Influence of chipping device and storage method on the quality of SRC poplar biomass.
Pari, L.; Civitarese, V.; Del Giudice, A.; Assirelli, A.; Spinelli, R.; Santangelo, E.
Biomass and Bioenergy
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Wood chips need to fulfill specific quality parameters in order to be used as fuel for
industrial or residential use. Moisture content and chip size distribution are recognized
as the main physical characteristics affecting energy conversion efficiency. Objective of
the study was to evaluate the effects of harvesting mode on the quality of wood chips,
under the typical conditions offered by SRC poplar grown in Central Italy. Single-pass and
two-pass harvesting were compared. Standing stems and cut windrowed stems were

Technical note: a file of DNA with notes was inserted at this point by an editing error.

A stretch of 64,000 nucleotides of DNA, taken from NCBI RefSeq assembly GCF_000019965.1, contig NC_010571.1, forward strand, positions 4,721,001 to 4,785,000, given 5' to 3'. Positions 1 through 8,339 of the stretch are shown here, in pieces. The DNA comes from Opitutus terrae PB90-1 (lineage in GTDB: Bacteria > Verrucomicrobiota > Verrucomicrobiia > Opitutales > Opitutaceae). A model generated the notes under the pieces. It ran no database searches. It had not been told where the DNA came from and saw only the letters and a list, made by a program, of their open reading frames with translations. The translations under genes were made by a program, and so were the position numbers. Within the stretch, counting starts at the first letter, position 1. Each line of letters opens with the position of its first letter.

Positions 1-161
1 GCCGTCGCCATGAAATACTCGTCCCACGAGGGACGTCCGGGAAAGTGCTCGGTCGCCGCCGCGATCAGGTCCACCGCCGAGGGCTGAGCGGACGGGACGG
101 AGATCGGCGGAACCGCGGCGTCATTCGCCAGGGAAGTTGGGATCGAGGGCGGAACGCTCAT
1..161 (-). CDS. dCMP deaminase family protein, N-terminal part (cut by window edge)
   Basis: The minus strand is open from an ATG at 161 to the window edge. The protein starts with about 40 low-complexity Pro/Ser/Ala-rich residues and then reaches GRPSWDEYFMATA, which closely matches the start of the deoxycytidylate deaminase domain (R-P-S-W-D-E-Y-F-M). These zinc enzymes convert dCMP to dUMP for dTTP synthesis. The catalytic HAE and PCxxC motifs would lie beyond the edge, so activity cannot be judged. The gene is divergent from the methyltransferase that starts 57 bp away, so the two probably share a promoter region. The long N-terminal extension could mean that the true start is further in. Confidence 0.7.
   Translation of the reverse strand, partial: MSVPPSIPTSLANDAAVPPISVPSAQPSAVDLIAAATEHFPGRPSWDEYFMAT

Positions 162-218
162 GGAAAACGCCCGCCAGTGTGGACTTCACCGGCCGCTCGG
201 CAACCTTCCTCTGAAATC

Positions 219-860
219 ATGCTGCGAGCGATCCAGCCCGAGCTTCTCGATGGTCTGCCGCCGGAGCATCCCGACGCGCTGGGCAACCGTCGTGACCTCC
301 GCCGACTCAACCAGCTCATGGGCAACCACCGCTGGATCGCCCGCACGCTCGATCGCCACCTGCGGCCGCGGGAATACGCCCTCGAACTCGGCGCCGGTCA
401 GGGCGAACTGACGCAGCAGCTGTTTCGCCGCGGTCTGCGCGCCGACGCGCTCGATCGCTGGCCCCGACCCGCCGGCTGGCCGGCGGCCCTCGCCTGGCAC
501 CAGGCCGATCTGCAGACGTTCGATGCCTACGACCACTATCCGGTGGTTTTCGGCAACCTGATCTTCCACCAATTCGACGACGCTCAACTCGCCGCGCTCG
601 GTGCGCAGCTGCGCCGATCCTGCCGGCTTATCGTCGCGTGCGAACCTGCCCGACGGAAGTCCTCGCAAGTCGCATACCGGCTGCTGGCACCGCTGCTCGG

harvested using two modified foragers alternately equipped with a drum or a disc chipper,
allowing a further comparison of different chipping devices. Data were obtained from 3
fields in Central Italy and allowed analyzing the drying process occurring when stems are
felled and stored in the field as windrows. The mean water content at the time of cutting
was 59% ðwH2OÞ, which was reduced below 30% after about 100 days of storage in the
windrows. Regression analysis of storage duration and moisture content showed that air
temperature is the main driver of the drying process, under the typical conditions of a Mediterranean climate. Harvest mode (single-pass or two-pass) and chipping device (drum or disc) have a significant effect on particle-size distribution. The incidence of accept particle was higher when chipping windrowed stems or using the drum chipper. The paper discusses the advantages of two-pass harvesting and emphasizes the importance of flexibility when choosing harvest mode and chipper type.